How to renew a vocabulary of reverence
(part four)

04.26.04 | Comment?

| Part one | Part two | Part three | Part four |

But what does any of this have to do with renewing a vocabulary of reverence?

Let’s look first at what we’ve got. If we’ve gone through the three investigations and spent time with the evocative questions, we will know (a) what is most evocative about our communities of authority’s traditions, stories, and habits; (b) how we actually describe the day-to-day going on of our religious practices; and (c) what in our stories of purpose rises to the level of myth. What we have, then, are raw materials for the foundation of a useful vocabulary of reverence.

But why don’t we have a full vocabulary of reverence on our hands? For one, we will likely have uncovered elements of our community of authority, practices, and stories of purpose that are wrong and/or harmful. Two, we may discover that our present vocabulary of reverence is not up to task. But why not?

A successful vocabulary of reverence will have four characteristics. (1) It will be firmly rooted in our actual, lived communities of authority, practices, and stories of purposes. (2) It will push us beyond our actual, lived experience, calling us into fuller commitment to our deeply held values. (3) It will be critiqued and amended by our actual, lived experience. And, (4) it will, in turn, critique and amend our actual, lived experience. We have, then, a dialetical relationship between our deeply held values and our actual lived relationship. This dialetical relationship should be embodied in our vocabulary of reverence.

A vocabulary of reverence is not up to task if it merely confirms our prejudices. A vocabulary of reverence is not an ideology or a party platform. It does not tell us how to think , it tells us what to wonder at. It does not tell us how to act, it tells us what to practice at.

I’ve used the phrase “deeply held values” several times, and perhaps I should fill it out a little now. An example of a deeply held value might be the inherent worth and dignity of all people. Another might be a Buddhist understanding of compassion toward all beings. Another might be a Judeo-Christian take on prophetic justice. These are all values in which we can live and move and have our being. They are values which pull us toward their own completion, even though we never see their completion.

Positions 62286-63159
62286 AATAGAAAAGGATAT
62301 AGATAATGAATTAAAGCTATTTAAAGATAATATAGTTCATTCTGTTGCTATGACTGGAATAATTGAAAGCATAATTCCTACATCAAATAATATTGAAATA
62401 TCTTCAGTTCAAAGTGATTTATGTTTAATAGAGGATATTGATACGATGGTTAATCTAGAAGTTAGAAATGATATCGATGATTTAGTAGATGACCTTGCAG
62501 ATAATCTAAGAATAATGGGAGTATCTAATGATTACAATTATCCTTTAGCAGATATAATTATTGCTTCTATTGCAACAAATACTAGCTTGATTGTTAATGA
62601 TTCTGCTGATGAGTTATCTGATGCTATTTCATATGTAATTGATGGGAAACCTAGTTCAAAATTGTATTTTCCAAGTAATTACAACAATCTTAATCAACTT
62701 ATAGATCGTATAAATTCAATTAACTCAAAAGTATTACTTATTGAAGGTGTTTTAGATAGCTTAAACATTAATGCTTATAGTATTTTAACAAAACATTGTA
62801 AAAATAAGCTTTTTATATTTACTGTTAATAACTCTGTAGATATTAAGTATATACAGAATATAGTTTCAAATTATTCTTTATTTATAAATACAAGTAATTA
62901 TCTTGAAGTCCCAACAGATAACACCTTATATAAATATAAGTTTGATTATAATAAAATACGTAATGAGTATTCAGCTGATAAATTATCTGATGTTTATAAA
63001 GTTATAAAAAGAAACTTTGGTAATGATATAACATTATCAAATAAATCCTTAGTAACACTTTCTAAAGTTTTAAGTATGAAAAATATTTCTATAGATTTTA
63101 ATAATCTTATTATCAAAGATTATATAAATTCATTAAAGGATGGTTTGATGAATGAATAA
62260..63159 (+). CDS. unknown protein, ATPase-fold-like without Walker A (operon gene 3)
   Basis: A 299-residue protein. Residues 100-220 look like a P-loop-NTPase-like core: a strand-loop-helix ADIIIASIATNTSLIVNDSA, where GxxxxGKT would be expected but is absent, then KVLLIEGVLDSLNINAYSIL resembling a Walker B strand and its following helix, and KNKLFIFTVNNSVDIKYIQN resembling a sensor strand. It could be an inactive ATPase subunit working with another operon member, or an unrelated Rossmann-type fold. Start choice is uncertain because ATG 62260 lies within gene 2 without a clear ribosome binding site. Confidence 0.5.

To draw the distinction further between a vocabulary of reverence and a statement of beliefs, let’s look at our first example: the inherent worth and dignity of all people. For many who share this value, commitment to it leads to a commitment to human rights. But we would be incorrect to assume that someone who does not share a commitment to Amnesty International does not value the inherent worth and dignity of all people. It is conceivable that someone’s commitment to inherent worth and dignity could lead them to critique human rights (and some liberation theologians have done precisely that).

As long as we confuse ideology with vocabulary of reverence, we will fall short of living out our deeply held values. Ideologies promote conformity, conformity’s enforcement, and enforcement’s bureaucratization. Vocabularies of reverence promote creative interchange. It shouldn’t be a tough choice.

Of course, it’s fair to say that ideologues are living out their deeply held values, after all. As Jesus said, by their fruit you will know them. What are those values? Being right, proving others wrong, and keeping discipline. To quote Jesus again, “You are like children playing in the market: We played wedding but you didn’t dance. We played funeral but you wouldn’t cry.” Those who are liberal religion’s ideologues may protest that they are not at all interested in enforced conformity, but their actions betray them. No matter the ideology, ideologues all act the same.

It isn’t about what we can or can’t say, what we must or mustn’t do. With our deepest held values before us, our vocabularies of reverence will, on the whole, lead us to right speech and right action.

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